6. Running less/no burn out. Last year I was running 6-7 days a week. I was running at cross country practice (slowly) then running on the days off to make up for the slow running or to get a long run in for training. This year I only ran 3 days a week. One short, one medium and one long run. I didn't ever feel sick of running or think to myself "ugh I don't want to do this." Well, I did say I didn't want to do it a few times but only because it was raining or I had to wake up earlier. I am also not coaching this year which has been fantastic. I finally came to two very important realizations. First is that if you like doing something it doesn't mean you will like coaching people to do that something. I kept feeling like I was doing something wrong for not liking coaching, and that if I didn't like coaching it must mean I didn't like running. But that's not true. Second was that I can say "no" to things I don't want to do. I didn't like it for multiple reasons, I tried my best, but ultimately I just didn't want to so I didn't. 
  7. Music. I mentioned this before but running with music really makes me go faster. I only had fast/upbeat songs on my ipod on Sunday and all the songs pumped me up and made me really enjoy running. I also think it helped the time go by faster. 
  8. Actually Stretching. People are right, you should stretch before you do do any kind of physical activity. I don't know why I took so long to figure this out. I do dynamic stretching. 
  9. Confidence. I talked myself up, before the race and during. I knew what my goal time was and kept reminding myself to keep up the pace in order to finish by that time, and kept reminding myself that I could finish in that time. 

I also think my galaxy running capris helped me run fast. Or at least made me think of funny space puns while running. I'll spare you. 

Charlie and I have already signed up for another trails race in November. It's not a marathon though, only 11 miles. If I ever say anything about signing up for a marathon again please knock some sense into me.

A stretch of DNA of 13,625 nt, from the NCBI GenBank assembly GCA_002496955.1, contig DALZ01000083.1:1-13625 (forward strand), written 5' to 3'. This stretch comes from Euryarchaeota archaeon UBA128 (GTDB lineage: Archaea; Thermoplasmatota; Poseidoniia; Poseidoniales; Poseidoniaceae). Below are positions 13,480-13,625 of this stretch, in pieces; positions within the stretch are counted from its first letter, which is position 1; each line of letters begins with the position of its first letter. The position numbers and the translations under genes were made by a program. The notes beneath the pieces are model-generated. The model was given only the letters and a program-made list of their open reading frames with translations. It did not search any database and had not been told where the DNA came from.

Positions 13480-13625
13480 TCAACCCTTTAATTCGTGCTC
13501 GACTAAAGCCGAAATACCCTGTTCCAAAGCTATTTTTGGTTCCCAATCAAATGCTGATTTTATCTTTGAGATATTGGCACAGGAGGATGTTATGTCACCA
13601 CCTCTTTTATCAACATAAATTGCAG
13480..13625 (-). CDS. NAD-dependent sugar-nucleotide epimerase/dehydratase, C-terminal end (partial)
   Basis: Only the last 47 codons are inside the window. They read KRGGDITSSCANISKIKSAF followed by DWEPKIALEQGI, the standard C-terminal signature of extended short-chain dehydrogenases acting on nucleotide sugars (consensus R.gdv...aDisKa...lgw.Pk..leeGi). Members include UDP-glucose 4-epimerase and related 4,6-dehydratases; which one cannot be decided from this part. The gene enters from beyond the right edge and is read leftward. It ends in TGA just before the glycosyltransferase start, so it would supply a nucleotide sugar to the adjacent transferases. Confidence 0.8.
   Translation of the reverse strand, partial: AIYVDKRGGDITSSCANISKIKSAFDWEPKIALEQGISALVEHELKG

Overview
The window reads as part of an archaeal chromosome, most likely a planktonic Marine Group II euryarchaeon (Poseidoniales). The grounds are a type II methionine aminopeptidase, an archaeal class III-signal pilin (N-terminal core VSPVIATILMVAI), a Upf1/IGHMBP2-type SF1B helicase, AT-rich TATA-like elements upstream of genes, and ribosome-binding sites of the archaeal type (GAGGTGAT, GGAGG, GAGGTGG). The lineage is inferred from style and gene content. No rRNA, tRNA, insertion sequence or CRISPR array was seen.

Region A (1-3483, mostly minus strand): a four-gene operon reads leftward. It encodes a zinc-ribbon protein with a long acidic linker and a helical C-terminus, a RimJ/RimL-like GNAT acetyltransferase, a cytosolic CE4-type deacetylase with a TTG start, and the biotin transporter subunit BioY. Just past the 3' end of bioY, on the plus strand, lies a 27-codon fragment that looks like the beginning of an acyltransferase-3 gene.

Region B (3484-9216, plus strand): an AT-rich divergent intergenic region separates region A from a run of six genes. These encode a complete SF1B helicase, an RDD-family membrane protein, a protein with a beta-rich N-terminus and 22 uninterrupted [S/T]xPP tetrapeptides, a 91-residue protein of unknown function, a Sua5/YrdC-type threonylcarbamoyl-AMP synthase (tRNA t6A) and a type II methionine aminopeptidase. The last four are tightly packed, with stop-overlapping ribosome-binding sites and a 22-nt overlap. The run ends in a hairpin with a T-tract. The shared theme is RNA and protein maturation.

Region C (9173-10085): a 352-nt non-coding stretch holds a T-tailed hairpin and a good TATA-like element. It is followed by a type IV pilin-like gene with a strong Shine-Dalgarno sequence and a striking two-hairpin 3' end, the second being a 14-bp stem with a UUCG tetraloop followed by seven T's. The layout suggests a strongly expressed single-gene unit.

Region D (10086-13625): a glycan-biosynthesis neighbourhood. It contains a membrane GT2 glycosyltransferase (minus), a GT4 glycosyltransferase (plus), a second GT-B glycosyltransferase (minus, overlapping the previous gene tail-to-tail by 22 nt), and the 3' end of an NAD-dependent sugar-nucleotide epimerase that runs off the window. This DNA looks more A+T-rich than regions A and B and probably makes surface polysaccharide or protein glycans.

Tuesday, September 23, 2014

Summer Top #5

I feel like I am sewing a ton of stuff I had planned to finish this summer in hopes of wearing them before it gets too cold. I'm pretty sure I missed the boat on my Date Night Dress. This summer tanktop was finished in the nick of time. 

This makes the fifth top I've made using this pattern. So many that I don't even look at the directions anymore. I've had the fabric since when chevrons were first cool. I always joke that I have to wait for a trend to die before I pick it up. The chevrons feel no different. My Dad also jokes that New Hampshire is where trends go to die, so that saying works too. 

 I wore it on Friday, paired with the obvious choice, a cardigan. Wearing tank tops with a cardigan makes them much more wearable for New England. The next top I have planned is a version like this one by Rae


Monday, September 22, 2014

Date Night Dress and Slip

One thing I really wanted to sew this summer was a Date Night Dress and Slip. I finished it last week, but unfortuantely it's too cold to wear it. My plan was to finish it for an actual date that Charlie and I were going on last Friday. I did finish the dress and the slip, but it was way too cold to wear on our dinner/concert date. 

Both are made out of voile, my favorite fabric.  Very soft and cool, but not suitable for the recent cold temperatures. 

I like the flutter sleeves. I can't wait to wear it, but it seems like that won't be until Spring.